This picture shows the high priest in his "holy garments for ministering in the Holy Place" (Exodus 39:1). Aaron was the first high priest; he was Moses' brother. After Aaron died, subsequent high priests were his descendants, the sons of Aaron.
The high priest was responsible for the Tabernacle, its daily offerings and functions and also its regular Feasts, three times in the year: at Passover, at Pentecost and at Yom Kippur, the Day of Atonement (which was followed by a week of joy in the Feast of Tabernacles), as seen from Leviticus chapter 23.
On the Day of Atonement, it was uniquely the high priest's responsibility to take the blood of the sacrificed goat into the Holy of Holies on behalf of all God's people, for forgiveness of their sins.
This awesome responsibility required a sanctified person (Exodus 29), the high priest, dressed in "holy garments". The uppermost holy garment is apron-like and is called the Ephod. On top of the Ephod there is the square breastplate, with twelve precious stones. On the shoulders are two additional precious stones. The blue garment is called the robe, under which the high priest wore a white fine linen woven tunic. On his head is the white fine linen turban. Round the base of the turban is the crown of gold, saying "HOLY TO THE LORD".
All of these garments and items have a wonderful significance. Once we understand what these tell us about the heavenly High Priest, Jesus, we will find a deep-seated thankfulness rising up from within our spirit, and an encouragement to draw near to God with a purified heart in full assurance of faith (Hebrews 13:15; 10:22).
The Ephod (Exodus 28:5-14; 39:2-7)
The Ephod is the apron-like garment worn by the high priest. It was made in four colours: blue, purple, scarlet and the white of the fine linen. These are the same colours that can be seen at the Door to the Outer Court, the Door to the Sanctuary and in the Veil; they refer to Christ as He is revealed in the four gospels. There is an important additional feature of the Ephod, though: gold thread (cut from gold plate) was interwoven with the other colours (Exodus 39:3). Gold is not only precious, it implies 'of God, divine and heavenly'.
In the four colours we see Jesus as He was in His earthly ministry. Jesus has lived as a man on earth, a working man, the carpenter of Nazareth (Mark 6:3); He also knows what is involved when having to rely on others to provide for His living (Luke 8:3). He knows what it means to be tired out (John 4:6), hungry (Matthew 4:2: Mark 6:31), thirsty (John 4:7), pressurised (Mark 1:32-34; 2:2; 5:22-24), tempted (Luke 4:2 Hebrews 2:18), bereaved (John 11:35), desparate in prayer (Luke 22:44 Hebrews 5:7), disappointed by friends in a time of need (Luke 22:45-46), in pain (Matthew 27:26), mocked and spat on (Matthew 27:29-31), He knows what it is to die (Luke 23:46). Because He has passed through all these experiences, and many others also, the four colours tell us He is able to sympathize with us (Hebrews 4:15).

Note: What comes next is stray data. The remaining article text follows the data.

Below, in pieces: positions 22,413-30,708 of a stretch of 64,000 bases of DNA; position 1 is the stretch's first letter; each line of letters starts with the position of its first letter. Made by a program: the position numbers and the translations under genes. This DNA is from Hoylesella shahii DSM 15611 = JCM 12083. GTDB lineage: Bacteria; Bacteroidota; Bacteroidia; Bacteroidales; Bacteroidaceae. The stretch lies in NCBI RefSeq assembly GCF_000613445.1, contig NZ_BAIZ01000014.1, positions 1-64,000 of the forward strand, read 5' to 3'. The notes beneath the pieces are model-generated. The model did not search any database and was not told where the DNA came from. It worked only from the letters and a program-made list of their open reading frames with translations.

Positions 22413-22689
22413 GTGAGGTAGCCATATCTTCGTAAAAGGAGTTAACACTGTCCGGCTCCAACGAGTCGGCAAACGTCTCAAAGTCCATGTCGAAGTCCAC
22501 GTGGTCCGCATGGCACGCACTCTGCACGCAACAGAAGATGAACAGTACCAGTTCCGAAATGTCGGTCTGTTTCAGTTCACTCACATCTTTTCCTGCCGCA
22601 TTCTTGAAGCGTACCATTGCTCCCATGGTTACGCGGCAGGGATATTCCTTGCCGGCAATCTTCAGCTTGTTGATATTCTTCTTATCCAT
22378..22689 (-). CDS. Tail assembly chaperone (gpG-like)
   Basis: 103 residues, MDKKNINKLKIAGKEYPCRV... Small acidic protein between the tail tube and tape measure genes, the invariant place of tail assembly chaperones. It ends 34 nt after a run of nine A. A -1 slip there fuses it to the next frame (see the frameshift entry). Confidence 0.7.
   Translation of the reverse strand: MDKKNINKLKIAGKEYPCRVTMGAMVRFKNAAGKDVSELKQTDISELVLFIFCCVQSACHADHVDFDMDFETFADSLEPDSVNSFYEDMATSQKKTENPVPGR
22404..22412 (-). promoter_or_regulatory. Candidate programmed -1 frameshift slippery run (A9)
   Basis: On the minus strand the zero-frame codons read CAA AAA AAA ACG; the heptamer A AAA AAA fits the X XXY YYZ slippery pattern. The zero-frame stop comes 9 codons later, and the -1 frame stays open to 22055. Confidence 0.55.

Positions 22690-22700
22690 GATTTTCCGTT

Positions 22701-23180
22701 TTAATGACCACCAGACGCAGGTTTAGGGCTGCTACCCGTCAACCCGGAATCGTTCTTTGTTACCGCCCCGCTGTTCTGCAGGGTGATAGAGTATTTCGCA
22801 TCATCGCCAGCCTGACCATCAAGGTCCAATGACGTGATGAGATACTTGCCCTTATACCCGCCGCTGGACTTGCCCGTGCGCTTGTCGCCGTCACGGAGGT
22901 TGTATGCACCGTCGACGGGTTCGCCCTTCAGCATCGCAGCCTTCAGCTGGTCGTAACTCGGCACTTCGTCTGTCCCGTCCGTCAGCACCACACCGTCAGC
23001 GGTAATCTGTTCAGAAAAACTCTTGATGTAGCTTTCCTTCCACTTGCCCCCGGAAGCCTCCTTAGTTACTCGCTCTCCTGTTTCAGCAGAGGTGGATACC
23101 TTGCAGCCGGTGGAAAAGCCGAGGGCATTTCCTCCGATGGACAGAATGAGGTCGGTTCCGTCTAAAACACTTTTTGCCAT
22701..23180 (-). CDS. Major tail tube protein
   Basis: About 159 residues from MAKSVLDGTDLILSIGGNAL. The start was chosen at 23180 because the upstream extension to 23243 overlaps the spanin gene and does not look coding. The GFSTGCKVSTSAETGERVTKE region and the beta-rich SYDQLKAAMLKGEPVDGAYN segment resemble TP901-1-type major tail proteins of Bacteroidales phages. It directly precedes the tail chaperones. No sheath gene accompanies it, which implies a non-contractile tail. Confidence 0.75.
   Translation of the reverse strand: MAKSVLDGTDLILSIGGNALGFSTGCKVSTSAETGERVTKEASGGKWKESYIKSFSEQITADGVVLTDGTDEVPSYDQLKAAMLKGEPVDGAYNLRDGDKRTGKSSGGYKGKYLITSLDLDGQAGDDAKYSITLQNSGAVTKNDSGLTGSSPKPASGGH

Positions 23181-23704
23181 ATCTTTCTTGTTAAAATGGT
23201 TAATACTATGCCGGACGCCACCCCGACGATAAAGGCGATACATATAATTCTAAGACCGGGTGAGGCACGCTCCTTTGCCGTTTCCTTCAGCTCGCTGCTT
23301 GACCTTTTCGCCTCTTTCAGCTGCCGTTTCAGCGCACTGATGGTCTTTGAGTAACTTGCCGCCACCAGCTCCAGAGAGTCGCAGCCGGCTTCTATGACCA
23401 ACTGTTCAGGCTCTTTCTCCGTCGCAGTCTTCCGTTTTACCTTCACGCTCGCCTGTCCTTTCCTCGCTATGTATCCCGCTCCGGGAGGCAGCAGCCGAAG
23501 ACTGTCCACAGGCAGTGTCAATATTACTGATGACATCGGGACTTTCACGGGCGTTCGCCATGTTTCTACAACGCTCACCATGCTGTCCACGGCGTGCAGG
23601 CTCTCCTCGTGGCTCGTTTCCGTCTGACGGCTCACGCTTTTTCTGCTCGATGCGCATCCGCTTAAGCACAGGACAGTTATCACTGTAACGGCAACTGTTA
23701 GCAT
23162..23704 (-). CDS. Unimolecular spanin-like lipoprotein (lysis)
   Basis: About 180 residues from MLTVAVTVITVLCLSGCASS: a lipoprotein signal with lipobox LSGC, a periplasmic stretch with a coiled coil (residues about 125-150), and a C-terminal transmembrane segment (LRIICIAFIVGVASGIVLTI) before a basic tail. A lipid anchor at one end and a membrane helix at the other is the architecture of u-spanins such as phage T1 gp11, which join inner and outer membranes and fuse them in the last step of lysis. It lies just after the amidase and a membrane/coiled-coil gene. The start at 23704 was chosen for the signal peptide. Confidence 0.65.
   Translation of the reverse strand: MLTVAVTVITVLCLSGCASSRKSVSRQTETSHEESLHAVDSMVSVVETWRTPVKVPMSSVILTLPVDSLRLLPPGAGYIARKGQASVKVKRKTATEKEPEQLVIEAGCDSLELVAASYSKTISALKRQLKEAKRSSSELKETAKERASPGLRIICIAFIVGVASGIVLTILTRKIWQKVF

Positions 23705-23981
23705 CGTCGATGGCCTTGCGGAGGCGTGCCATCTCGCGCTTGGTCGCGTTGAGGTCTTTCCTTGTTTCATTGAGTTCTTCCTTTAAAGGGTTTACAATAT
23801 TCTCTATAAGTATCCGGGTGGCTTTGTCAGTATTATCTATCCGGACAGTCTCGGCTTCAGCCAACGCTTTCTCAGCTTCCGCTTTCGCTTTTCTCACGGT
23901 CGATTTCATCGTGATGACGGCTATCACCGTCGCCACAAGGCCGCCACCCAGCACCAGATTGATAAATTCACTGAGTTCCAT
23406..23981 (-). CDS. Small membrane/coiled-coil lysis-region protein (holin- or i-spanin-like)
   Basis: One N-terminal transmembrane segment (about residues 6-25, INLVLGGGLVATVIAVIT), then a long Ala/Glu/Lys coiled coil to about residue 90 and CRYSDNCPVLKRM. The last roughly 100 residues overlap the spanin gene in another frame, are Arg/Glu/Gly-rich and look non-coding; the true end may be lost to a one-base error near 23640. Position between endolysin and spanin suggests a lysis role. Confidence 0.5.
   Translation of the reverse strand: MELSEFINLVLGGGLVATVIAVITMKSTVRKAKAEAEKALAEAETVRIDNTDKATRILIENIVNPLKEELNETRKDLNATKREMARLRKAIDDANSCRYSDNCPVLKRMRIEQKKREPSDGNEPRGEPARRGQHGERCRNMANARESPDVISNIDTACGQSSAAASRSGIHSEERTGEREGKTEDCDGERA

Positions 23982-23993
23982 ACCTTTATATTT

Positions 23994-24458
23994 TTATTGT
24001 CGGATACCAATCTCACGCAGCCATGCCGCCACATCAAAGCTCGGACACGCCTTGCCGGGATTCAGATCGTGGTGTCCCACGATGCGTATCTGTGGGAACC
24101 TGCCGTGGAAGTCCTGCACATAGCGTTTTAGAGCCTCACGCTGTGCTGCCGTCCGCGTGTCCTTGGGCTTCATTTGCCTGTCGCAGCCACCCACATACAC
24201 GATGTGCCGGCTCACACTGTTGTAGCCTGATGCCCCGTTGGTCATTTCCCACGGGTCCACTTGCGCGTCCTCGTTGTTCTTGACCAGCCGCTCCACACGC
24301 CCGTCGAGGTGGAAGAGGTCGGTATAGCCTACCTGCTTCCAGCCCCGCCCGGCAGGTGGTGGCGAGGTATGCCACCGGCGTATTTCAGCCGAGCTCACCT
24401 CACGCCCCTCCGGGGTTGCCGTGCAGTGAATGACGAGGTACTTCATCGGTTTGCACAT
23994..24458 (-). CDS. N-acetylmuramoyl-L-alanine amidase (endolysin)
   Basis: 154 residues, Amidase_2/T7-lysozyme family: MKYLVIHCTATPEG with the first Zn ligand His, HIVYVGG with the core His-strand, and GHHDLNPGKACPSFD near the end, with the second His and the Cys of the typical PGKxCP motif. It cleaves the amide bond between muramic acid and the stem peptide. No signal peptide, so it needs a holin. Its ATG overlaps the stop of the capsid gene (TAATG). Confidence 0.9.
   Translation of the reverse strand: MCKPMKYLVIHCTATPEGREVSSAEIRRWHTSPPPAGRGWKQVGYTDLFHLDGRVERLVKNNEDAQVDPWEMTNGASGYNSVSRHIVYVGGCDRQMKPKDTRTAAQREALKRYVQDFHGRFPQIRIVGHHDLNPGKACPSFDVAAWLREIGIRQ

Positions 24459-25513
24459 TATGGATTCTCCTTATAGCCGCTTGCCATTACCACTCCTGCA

Also embroidered into the Ephod is the gold thread, a beautiful 'type' of Christ's heavenly ministry as great High Priest for His own. He is risen from the dead, He has ascended to heaven and is seated at the right hand of God (I Corinthians 15:3-4; Hebrews 1:3). There, as a merciful and compassionate High Priest, Jesus always lives and prays for His own to help them in their difficulties (Hebrews 2:17). Furthermore, because He is risen from the dead and ascended to heaven, He is also ABLE to do something through His interceding for us (Hebrews 7:25): He aids us (Hebrews 2:16), showing us His mercy and ministering to us the supply of His grace to help in time of need (Hebrews 4:16), especially when we face temptation (Hebrews 2:18).
The Shoulder Stones (Exodus 28:9-12)
On each shoulder-piece of the Ephod was a precious stone. Six names were written on each of the stones, altogether naming the twelve tribes of Israel. Every time the high priest went before God at the Golden Incense Altar, the names of all the people of God were upon His shoulders.
Jesus is the Good Shepherd (John 10:11). He knows His sheep (John 10:14) and goes after each one that is lost in the wilderness (Luke 15:4). Individually, when He finds each sheep that is lost, the Good Shepherd lays them on His shoulder (Luke 15:5-7). The shoulder stones represent the collective good shepherding by the Lord Jesus in millions of lives. He bears them all before God as today in heaven He is interceding for us (Romans 8:34 Hebrews 7:25). The shoulders speak of His strength. How powerful and prevailing His intercession has been in our lives!